If last month felt strangely dry to you, you're not alone. Orlando experienced a serious drought.
This has been a weird year all the way around. Between the coronavirus pandemic that was first unleashed on American shores in early 2020, the subsequent great toilet paper shortage that came about as shoppers panicked and bought way more than they needed, to the lockdowns and vaccines, and the fights about the lockdowns and vaccines, it's been a bizarre year. And you know what could top all of it off? A surprising drought in Orlando, Florida, one of the wettest places in the United States.
This past month, in May of 2021, Orlando received only 0.17 inches of rain, which is about the size of three dimes laid down flat and stacked atop one another. Seriously, take out your tape measure and measure 0.17 inches, and you'll see how much rain the city of Orlando got for the entire month last month. That's only 0.4318 centimeters, so less than a half of a single centimeter.
For reference, Orlando's average for May is 4.02 inches of rain for the month; and the city's average for June is 8.05 inches of rain for the month. 0.17 inches is paltry. It's not even just a little bit less, it's several orders of magnitude smaller than the city's monthly average.
In nearby Winter Springs, Florida, the city needed to implement a policy that limits the amount of water residents could use in the small Seminole County city. Residents of certain street addresses were asked to only water their yards on certain days, while residents of other addresses were asked to do so on other days. Commercial businesses were designated for Fridays as the city struggled to get ahold of water shortages brought on by the drought. And it seems Orlando was no exception to the drought.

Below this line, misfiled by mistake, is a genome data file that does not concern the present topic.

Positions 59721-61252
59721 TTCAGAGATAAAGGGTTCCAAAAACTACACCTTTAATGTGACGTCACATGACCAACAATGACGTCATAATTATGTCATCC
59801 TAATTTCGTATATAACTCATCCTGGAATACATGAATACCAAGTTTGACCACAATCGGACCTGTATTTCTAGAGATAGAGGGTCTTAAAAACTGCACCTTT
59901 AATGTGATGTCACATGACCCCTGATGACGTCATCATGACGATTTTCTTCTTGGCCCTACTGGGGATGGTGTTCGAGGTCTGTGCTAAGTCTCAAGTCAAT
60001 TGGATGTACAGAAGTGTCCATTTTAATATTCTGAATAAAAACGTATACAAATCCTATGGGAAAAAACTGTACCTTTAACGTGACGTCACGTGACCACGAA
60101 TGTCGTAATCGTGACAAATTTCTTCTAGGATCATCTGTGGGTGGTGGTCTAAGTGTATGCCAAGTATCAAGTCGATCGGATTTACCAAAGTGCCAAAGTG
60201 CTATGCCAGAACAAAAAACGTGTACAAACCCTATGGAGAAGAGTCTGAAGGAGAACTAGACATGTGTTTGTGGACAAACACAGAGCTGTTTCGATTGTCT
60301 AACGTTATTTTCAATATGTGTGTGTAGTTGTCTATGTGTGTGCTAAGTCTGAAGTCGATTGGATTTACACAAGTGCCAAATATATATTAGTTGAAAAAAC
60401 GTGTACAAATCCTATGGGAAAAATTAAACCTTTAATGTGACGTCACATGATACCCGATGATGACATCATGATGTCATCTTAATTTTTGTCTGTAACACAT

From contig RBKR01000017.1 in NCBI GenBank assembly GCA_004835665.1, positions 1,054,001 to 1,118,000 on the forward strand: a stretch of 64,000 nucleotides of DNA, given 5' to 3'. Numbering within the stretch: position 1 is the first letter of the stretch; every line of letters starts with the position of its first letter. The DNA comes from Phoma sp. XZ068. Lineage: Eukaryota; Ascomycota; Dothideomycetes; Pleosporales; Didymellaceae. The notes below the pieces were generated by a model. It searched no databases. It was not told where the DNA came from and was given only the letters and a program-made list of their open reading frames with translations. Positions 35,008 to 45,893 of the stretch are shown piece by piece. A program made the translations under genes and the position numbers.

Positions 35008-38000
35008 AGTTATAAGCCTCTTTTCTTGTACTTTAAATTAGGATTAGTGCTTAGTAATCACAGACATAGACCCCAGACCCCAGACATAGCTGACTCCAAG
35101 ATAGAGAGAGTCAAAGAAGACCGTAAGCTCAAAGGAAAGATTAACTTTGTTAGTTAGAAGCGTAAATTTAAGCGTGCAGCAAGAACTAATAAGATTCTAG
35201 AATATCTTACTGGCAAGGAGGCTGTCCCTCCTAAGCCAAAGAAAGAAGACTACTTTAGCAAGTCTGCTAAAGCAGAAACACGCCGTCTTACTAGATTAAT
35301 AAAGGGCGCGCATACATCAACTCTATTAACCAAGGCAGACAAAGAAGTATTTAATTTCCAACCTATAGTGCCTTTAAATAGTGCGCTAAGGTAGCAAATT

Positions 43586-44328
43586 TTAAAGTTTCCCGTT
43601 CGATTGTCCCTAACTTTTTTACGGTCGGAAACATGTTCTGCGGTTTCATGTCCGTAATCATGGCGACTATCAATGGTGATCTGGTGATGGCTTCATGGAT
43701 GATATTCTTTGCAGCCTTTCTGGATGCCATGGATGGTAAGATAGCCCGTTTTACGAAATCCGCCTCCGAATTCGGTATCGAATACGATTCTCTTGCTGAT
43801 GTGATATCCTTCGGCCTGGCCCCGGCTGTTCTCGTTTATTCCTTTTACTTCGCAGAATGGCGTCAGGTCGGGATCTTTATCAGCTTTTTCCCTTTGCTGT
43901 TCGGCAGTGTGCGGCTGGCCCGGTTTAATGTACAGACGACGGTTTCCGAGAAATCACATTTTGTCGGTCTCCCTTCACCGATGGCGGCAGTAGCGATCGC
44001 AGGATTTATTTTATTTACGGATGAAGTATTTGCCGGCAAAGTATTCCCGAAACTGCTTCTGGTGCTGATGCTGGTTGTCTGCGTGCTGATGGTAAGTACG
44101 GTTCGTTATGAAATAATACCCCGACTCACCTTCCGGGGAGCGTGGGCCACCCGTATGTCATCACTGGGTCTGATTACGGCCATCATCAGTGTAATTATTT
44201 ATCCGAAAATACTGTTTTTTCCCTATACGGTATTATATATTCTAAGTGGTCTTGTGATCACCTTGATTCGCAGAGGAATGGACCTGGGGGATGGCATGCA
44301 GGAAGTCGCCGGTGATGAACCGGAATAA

But what caused such scant rain for a city that's well-known for its wetness the nation over. After all, we're all probably familiar with memes like this that show Florida's erratic behavior in terms of rainfall in all of its beautiful glory.
There were only three days with measurable rainfall all month in May. So what exactly is going on with this sudden drought that's causing residents in some cities to curb their water use?
Well, you can relax if you were fearing the apocalypse may be finally upon us. The National Weather Service issued a tweet about the sudden decline in rainfall this year stating that it's not, in fact, the end of the world. The previous monthly record was 0.43 inches of rain, so almost three times more than this new record, but still pretty low.
Also, the drought didn't affect all of the area, which we could expect if there was a major climate shift driving the drought. Orlando Executive Airport, for instance, received 1.36 inches of rain, while Sanford got 1.38 inches of rain last month. It seems like the rain just skipped around the city instead of passing over it.
We can expect Orlando to return to its regularly scheduled showers this month, now that it's June 1st. Nonetheless, call me a pluviophile, but I love the rain and I'm ready for it.